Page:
Over the last fifteen years members of the St Lucia History Group have researched many aspects of the European development of St Lucia. This individual and collaborative effort is recorded in a series of papers and research notes reflecting the particular interests of each of the authors. Most are considered ‘work in progress’.
Over the coming weeks they will be progressively uploaded as an on-line resource. Comments, corrections and contributions are welcome.
St Lucia before 1852 provides a background to the 30 year period preceding the first land sale in what would become St Lucia. It touches on the natural environment, Aboriginal life, exploration including John Oxley’s overnight stay, the convict era, leasing and land sales. It traces the progression of land releases on the northern bank of the river from the Brisbane Town boundary to the first ‘Suburban Lot’ offered upstream of Toowong Creek.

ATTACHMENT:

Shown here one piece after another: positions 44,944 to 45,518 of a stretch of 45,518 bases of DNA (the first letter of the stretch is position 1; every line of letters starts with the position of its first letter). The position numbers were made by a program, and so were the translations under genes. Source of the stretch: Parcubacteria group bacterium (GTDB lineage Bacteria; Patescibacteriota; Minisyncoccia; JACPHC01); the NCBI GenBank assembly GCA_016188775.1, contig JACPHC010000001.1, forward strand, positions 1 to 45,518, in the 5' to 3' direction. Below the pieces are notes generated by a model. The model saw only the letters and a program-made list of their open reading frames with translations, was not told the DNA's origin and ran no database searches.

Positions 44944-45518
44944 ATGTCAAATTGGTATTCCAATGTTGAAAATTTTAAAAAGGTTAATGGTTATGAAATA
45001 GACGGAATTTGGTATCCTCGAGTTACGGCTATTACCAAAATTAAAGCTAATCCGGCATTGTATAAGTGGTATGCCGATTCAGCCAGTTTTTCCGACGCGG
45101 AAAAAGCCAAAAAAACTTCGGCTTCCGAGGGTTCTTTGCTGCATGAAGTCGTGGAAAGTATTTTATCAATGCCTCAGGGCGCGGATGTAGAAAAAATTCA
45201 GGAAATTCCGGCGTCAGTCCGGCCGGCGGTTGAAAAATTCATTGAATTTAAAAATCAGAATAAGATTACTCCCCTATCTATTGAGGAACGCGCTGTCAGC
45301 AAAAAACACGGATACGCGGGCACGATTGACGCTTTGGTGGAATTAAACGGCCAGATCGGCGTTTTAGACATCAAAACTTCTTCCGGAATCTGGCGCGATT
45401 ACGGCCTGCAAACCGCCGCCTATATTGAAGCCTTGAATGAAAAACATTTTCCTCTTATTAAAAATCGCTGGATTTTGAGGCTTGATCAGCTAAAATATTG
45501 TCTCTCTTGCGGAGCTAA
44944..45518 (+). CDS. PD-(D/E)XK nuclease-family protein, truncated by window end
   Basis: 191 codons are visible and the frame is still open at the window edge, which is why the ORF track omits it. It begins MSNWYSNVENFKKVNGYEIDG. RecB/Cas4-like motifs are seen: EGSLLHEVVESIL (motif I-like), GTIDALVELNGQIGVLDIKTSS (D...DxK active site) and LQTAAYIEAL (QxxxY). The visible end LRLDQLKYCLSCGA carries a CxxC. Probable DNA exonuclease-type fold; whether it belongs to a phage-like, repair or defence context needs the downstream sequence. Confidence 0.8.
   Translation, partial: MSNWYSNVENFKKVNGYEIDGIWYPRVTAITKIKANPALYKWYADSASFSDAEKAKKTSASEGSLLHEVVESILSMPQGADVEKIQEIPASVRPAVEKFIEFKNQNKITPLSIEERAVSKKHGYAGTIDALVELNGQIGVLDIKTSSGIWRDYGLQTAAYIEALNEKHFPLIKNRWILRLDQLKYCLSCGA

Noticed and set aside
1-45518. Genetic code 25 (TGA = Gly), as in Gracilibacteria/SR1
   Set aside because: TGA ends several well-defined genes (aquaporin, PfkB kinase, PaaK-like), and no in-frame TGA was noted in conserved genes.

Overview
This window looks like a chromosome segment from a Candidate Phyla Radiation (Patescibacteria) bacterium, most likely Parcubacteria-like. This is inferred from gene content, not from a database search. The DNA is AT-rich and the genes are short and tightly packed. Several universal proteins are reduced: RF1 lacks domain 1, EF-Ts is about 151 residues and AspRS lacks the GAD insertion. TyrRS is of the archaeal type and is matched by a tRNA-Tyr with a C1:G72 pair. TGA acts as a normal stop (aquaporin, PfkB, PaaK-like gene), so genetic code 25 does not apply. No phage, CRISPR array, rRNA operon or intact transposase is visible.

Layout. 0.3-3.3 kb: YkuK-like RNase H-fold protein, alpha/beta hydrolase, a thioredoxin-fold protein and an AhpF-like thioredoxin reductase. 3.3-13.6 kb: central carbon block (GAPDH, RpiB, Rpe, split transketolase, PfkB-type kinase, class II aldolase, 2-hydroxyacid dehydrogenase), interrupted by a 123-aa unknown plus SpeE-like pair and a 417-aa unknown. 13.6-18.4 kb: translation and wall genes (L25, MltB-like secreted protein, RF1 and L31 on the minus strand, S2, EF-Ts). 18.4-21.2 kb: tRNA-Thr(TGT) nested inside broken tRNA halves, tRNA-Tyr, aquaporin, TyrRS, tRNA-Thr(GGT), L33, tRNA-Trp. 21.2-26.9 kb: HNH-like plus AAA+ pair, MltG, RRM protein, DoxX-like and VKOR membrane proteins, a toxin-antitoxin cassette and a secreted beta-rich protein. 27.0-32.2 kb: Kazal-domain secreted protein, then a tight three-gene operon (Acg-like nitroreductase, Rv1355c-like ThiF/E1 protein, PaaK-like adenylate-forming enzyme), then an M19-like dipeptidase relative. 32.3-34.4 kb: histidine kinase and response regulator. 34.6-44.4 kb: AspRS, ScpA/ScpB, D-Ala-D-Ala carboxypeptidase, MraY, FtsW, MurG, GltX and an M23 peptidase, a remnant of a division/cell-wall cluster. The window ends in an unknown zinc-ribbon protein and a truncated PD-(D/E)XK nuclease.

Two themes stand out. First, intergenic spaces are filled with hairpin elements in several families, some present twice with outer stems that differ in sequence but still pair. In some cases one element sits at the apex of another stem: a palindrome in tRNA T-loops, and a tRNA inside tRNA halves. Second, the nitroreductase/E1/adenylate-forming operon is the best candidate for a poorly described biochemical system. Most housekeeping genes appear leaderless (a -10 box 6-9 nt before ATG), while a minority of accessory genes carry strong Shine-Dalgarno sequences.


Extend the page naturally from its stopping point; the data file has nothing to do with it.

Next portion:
Following the closure of the penal settlement in the early 1840s the Moreton Bay District was opened up for free settlement. As the country was surveyed to facilitate lease or sale it needed to be defined and recorded in some way. Robert Cribb purchased the first land offered for sale in St Lucia and County of Stanley, Parish of Indooroopilly provides an insight into the prevaling land tenure arrangements and some of the terminology used on Title Deeds to describe property.
Reading the early Letterbooks (copies of outgoing correspondence 1844 to 1860) of the Moreton Bay District Surveyor’s Office provides an indication of the conflicting demands on the surveyors time, the day to day difficulties they faced and the personal toll on their health. These research notes are selective, primarily relating to the western suburbs and individuals associated with St Lucia. Government surveyor James Warner features (including discussion on his role in defining Milton Road and Coronation Drive) along with his successors Burnett, Galloway and Burrows